Fewer Toys Are Better

After holiday gifts arrive, my children play really well for about a day. Then they get completely overwhelmed by all their choices and temporarily lose the ability to entertain themselves. Whining ensues, then we collaborate to find good spots for the new toys and to identify toys and games that they no longer play with and might want to pass along. This cycle may be familiar to you too because the truth is that children can get overwhelmed by too many toys. Here, we’ll delve into the research that says that when it comes to toys less is definitely more, as well as cover ideas for clearing out toys when things start to feel like too much for everyone.

The Research on Toys 

Lots of research supports the idea that fewer toys are better for children and that the type of toy is also important. For instance, in a study published in 2018 in the journal Infant Behavior and Development, occupational therapist Alexia Metz and her colleagues tested the hypothesis that fewer toys leads to higher quality of play in toddlers. When the researchers provided 18 to 30 month olds with four toys, the children played for longer and in a greater variety of ways than when they gave toddlers 16 toys, suggesting that fewer toys is better. [1] In another study published in 2021 in Infant behavior & development, psychologist Berna Uzundag and her colleagues explored how the number and type of toys affect play interactions between mothers and infants. When presented with a group of five toys or a group of 12 toys, mother-baby pairs paid higher-quality attention to the smaller group of toys, particularly ones like stacking rings that allow turn-taking. [2] Finally, Anna Sosa, who directs the Child Speech and Language Lab at Northern Arizona University, published findings in JAMA Pediatrics in 2016 showing that richer parent-child conversations happen when playing with traditional toys and books as compared to electronic toys. [3] (For more on open-ended toys, check out this blog post from The Pulse.)

What to do about all of the toys?

 You may have already known that all the toys you have are preventing your kids from playing as well as they can independently but what can you do about it? First, talk to your kids. Some children respond to the idea that toys will be better used by others who need them and will play with them. Some kids like things tidy. Some kids have a really hard time letting go of belongings, in which case you can solicit ideas from them about what would help with getting rid of things. If you can get your kids on board with sorting toys and sending the ones they don’t use or have grown out of to a new home, it will make your job much easier. If your children agree to clearing toys out, you can donate them to a local charity or thrift shop or sell or give them away online. If your community has a Buy Nothing group, it’s a great option to both let things go and receive things other people are getting rid of. Another idea is a toy swap, which you can organize in a park or community center. Invite other families from the area to bring toys and everyone can trade them around.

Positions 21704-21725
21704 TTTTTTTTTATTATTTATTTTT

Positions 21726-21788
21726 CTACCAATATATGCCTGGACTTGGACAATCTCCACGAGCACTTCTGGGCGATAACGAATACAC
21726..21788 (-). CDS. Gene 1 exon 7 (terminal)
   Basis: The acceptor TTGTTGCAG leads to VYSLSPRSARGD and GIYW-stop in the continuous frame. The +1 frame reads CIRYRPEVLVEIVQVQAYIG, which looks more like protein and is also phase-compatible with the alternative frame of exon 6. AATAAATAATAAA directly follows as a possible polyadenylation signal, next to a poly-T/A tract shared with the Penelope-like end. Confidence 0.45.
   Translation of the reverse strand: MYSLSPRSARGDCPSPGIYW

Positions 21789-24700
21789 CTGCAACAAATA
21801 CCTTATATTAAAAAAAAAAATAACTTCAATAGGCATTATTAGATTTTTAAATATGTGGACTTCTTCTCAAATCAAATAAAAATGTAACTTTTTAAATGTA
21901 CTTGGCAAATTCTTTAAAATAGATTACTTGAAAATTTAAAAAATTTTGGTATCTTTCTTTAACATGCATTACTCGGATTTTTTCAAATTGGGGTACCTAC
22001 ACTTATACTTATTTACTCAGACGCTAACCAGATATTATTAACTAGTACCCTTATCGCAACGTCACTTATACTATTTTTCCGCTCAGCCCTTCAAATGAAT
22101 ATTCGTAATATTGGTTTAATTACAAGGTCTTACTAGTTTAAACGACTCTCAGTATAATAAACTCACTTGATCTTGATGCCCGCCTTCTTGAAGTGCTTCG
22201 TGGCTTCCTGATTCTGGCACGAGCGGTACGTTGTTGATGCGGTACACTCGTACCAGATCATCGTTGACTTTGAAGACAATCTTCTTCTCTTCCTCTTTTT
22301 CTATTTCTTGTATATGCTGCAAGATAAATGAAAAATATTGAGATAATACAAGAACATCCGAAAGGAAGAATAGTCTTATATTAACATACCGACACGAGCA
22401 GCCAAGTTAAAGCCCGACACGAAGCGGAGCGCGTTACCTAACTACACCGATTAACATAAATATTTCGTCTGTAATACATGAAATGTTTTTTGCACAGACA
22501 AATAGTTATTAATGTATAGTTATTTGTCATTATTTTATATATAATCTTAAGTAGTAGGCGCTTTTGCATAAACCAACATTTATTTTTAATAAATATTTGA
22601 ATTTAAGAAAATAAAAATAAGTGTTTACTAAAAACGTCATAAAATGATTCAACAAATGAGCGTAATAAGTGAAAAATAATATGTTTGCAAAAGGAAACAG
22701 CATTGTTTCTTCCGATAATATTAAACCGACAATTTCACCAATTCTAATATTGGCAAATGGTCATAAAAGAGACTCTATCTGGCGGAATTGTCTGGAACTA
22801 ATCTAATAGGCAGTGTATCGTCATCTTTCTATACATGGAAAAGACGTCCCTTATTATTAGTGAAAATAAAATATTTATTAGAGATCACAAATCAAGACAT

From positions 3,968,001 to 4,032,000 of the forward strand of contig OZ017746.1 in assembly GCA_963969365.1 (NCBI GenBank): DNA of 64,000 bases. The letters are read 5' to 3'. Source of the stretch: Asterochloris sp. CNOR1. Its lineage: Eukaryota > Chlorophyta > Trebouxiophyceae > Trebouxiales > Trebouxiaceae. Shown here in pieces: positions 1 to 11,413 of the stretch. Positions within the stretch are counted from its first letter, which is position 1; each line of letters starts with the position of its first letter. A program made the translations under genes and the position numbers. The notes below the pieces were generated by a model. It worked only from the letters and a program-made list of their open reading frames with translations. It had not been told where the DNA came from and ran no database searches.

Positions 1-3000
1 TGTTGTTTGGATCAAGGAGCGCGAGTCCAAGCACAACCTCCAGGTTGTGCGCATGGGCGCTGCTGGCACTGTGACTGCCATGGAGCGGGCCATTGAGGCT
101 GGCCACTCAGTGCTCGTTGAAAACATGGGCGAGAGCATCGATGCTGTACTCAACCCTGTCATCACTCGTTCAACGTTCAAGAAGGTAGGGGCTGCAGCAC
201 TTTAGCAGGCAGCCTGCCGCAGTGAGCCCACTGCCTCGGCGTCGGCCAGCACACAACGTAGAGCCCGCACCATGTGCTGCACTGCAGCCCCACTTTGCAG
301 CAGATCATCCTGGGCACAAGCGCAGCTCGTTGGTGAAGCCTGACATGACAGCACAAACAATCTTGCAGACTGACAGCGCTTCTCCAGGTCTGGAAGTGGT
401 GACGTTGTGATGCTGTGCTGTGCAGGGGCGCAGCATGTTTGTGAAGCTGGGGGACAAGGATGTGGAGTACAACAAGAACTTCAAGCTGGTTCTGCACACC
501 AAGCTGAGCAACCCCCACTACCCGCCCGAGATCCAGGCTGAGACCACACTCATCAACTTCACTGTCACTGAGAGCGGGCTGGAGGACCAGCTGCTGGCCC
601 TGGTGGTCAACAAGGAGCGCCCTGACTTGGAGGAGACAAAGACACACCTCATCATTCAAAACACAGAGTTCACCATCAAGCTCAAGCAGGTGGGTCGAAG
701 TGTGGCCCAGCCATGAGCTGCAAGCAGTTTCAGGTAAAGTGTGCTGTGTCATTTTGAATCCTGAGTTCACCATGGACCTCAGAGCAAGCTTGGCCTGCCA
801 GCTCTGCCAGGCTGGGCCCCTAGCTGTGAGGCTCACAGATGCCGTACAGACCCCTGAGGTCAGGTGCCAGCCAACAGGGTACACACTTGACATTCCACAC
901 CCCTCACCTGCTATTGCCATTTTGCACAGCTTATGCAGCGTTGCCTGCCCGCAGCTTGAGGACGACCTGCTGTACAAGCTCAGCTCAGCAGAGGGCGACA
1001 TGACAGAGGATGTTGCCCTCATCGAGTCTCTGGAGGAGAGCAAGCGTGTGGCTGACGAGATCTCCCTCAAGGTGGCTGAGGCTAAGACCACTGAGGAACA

If your children are absolutely against getting rid of toys, try a toy rotation system instead. Ask them which toys they really want to keep out and pack the rest away in the closet, attic, or under the bed space. When you notice your kids getting bored or not playing as well with the toys that are out—maybe a couple weeks or a month later—rotate the toys that are out with the ones that you’ve had in storage. If your children are less excited about certain toys or don’t ask about them, it’s a good sign that you can pass them along.

  1. Dauch, C., Imwalle, M., Ocasio, B., & Metz, A. E. (2018). The influence of the number of toys in the environment on toddlers’ play. Infant behavior & development.
  2. Koşkulu, S., Küntay, A. C., Liszkowski, U., & Uzundag, B. A. (2021). Number and type of toys affect joint attention of mothers and infants. Infant behavior & development.
  3. Sosa A. V. (2016). Association of the Type of Toy Used During Play With the Quantity and Quality of Parent-Infant Communication. JAMA pediatrics.
Abby Olena
Dr. Abby Olena has a PhD in Biological Sciences from Vanderbilt University. She lives with her husband and children in North Carolina, where she writes about science and parenting, produces a conversational podcast, and teaches prenatal yoga.

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